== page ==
For the third time this month, Sun Microsystems announced the imminent departure of a top executive. Larry Hambly, head of Sun's services group and a 19-year company veteran, will retire shortly, the company said Friday. Replacing him as executive vice president of Enterprise Services will be Patricia Sueltz, currently executive vice president of Sun's Software Systems Group.
Sueltz, who is 49, will succeed Hambly, 55, effective July 1, although Hambly will continue working with Sueltz on the transition through the end of September. After the transition, Hambly will remain with Sun working on customer projects and employee mentoring for the rest of Sun's 2003 fiscal year, the company said. Sun's 2003 fiscal year ends June 30, 2003.
Sueltz's successor as head of the Software Systems Group will be named by July 1, Sun said.
The software group encompasses a wide range of initiatives at Sun, including Java, its iPlanet server products -- which were recently rebranded as the Sun ONE (Open Net Environment) products -- and its StarOffice productivity suite. Losing the head of that division at a time when Sun is expanding its role as a software provider is a blow for the company, according to Julie Grier, a vice president with the research company Giga Information Group Inc.
Sun is in the midst of a fierce battle with Microsoft Corp. to provide software for the emerging world of Web services, with Sun pushing Java and Microsoft promoting its .Net technologies. That makes the timing of Seultz's departure "really poor," Grier said.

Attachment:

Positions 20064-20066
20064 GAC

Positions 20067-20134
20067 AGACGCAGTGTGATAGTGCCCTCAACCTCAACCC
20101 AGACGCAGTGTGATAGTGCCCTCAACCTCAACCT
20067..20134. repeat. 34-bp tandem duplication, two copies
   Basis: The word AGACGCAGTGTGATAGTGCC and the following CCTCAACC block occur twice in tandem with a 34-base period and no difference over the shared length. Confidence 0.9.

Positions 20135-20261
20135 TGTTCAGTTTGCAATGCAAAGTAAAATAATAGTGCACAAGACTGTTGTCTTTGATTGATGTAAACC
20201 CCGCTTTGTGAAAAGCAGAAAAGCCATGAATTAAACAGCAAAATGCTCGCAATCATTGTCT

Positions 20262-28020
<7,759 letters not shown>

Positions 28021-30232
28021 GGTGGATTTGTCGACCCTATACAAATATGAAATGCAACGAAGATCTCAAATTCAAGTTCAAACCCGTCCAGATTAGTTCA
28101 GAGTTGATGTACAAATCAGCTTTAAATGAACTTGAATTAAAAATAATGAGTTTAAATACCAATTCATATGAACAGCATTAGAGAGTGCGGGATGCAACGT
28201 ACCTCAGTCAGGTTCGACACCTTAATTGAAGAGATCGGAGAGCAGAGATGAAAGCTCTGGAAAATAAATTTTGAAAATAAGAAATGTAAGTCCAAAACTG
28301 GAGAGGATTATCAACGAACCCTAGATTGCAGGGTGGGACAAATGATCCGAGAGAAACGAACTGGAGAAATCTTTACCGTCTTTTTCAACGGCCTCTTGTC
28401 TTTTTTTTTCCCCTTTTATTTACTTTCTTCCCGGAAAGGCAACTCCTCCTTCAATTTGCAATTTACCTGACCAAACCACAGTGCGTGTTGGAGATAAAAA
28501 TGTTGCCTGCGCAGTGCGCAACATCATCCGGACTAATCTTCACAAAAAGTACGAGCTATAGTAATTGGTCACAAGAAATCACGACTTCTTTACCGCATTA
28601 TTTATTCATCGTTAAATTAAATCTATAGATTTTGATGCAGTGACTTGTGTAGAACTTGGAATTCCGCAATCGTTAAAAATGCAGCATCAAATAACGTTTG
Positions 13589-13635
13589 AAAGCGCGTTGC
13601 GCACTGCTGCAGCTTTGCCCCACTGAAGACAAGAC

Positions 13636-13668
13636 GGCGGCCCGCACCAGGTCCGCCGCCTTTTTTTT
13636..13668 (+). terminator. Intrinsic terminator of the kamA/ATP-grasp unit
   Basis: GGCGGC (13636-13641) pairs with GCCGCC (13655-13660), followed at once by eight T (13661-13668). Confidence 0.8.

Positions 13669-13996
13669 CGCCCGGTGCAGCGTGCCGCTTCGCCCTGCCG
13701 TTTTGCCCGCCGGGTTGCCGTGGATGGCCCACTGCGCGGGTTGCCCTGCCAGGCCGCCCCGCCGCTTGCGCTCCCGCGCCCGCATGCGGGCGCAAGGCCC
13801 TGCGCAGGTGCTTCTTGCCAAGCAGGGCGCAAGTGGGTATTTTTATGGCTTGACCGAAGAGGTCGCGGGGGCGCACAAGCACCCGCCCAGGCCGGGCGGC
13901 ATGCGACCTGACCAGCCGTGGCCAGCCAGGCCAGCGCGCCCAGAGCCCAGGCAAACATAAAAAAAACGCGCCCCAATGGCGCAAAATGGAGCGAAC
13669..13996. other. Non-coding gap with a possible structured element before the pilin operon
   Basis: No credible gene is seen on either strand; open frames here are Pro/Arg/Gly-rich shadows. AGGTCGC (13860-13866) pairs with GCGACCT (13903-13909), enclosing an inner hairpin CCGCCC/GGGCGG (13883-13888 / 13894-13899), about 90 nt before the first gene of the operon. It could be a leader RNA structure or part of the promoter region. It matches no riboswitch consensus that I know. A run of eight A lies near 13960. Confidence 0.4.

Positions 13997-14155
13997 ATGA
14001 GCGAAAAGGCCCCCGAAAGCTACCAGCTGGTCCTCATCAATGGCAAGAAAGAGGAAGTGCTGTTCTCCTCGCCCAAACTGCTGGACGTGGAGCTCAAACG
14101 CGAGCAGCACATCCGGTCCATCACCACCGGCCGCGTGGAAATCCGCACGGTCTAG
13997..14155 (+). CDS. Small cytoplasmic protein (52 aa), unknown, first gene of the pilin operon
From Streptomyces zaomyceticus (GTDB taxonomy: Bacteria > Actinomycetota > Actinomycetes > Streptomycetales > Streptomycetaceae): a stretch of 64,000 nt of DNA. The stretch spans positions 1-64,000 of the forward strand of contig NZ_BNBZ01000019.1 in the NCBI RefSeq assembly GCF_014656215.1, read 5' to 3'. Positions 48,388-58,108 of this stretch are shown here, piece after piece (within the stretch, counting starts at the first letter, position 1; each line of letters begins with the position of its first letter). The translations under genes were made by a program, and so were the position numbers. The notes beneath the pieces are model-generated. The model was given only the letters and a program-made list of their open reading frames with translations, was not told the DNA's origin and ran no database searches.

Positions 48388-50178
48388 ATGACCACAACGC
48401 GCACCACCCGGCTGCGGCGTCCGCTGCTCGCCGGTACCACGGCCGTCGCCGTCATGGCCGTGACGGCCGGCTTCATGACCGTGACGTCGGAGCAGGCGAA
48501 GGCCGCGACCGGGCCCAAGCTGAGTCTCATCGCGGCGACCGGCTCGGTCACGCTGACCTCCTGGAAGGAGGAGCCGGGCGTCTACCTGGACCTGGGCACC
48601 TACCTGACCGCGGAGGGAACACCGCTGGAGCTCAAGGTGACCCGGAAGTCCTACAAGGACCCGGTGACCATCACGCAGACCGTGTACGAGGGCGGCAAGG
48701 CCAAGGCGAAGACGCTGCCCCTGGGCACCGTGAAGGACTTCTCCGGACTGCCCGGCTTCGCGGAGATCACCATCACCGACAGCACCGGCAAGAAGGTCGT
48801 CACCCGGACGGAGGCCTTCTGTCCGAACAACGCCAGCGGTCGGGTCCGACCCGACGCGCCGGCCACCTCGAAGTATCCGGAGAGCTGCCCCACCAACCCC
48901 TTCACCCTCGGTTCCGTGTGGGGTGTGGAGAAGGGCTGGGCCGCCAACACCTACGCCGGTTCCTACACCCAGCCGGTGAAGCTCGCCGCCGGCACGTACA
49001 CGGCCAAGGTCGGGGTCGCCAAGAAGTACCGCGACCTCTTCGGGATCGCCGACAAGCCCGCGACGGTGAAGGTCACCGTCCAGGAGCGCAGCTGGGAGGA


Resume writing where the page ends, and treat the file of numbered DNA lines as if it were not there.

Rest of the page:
In addition, she noted, Microsoft is set to introduce in July a new, somewhat controversial licensing scheme that has upset some customers. While Sun should be capitalizing on that opportunity to win new business from Microsoft, it will instead be distracted by Sueltz's departure, Grier said.
However, Sun, like other hardware makers, also needs to build up its service offerings to compensate for declining revenue from hardware sales, Grier said. Rivals such as Hewlett-Packard Co. and Compaq Computer Corp. already are working hard to expand their services offerings while IBM has built a commanding lead.
In addition to installation and maintenance services offered to its Solaris customers, Sun could be doing more to capitalize on opportunities in areas such as IT infrastructure design and systems integration, she said. Appointing a new head of services at Sun may reflect a recognition by the company that it needs to expand its service offerings.
Also planning July retirements are Sun Chief Financial Officer Michael Lehman, 51, and Executive Vice President for Computer Systems John Shoemaker, 59.